"Woman, I could well-nigh pity thee," said Roger Chillingworth,
unable to restrain a thrill of admiration too, for there was a
quality almost majestic in the despair which he expressed.
"Thou hadst great elements. Peradventure, hadst thou met earlier
with a better love than mine, this evil had not been. I pity
thee, for the good that has been wasted in thy nature."
"And I thee," answered Hester Prynne, "for the hatred that has
transformed a wise and just man to a fiend! Wilt thou yet purge
it out of thee, and be once more human? If not for his sake,
then doubly for thine own! Forgive, and leave his further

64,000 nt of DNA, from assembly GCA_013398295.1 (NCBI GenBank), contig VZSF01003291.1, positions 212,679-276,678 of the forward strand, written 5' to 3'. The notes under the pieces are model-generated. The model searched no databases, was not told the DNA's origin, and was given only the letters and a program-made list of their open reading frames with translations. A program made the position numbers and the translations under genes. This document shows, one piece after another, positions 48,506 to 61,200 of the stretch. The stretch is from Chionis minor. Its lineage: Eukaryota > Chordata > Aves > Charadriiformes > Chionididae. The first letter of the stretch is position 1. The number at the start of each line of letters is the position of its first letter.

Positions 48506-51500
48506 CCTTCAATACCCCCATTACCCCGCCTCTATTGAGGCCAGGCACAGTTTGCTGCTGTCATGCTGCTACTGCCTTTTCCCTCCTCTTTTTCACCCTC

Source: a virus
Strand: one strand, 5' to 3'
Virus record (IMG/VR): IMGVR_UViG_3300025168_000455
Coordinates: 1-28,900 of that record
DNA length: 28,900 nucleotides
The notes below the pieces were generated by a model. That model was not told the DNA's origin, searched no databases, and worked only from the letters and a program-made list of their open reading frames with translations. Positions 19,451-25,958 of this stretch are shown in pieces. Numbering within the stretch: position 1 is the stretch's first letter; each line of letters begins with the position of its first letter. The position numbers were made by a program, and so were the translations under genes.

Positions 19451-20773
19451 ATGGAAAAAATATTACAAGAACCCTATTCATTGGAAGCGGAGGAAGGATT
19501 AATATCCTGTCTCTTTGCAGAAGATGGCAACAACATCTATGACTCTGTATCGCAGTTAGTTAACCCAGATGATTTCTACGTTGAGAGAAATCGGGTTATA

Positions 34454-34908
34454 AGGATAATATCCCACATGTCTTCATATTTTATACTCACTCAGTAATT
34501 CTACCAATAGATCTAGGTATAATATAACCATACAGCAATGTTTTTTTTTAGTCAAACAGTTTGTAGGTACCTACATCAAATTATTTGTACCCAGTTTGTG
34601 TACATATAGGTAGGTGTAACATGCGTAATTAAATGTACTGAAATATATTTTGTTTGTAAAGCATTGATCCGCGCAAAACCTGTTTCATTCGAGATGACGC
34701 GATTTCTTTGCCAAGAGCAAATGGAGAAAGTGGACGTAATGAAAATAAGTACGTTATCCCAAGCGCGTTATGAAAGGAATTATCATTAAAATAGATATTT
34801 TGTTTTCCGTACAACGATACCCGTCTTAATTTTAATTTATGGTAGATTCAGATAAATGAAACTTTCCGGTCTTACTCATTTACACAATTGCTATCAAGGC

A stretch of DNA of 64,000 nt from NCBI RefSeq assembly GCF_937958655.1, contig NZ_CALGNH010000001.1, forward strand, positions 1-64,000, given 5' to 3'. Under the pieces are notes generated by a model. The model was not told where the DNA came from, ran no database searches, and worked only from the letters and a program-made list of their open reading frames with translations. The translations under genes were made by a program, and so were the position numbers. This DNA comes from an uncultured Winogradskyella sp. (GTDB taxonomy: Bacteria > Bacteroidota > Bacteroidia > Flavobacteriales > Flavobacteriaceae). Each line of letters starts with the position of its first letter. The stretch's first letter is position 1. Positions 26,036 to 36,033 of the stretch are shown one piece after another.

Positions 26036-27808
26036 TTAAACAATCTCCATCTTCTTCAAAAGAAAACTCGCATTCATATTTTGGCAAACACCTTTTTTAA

retribution to the Power that claims it! I said, but now, that
there could be no good event for him, or thee, or me, who are
here wandering together in this gloomy maze of evil, and
stumbling at every step over the guilt wherewith we have strewn
our path. It is not so! There might be good for thee, and thee
alone, since thou hast been deeply wronged and hast it at thy
will to pardon. Wilt thou give up that only privilege? Wilt thou
reject that priceless benefit?"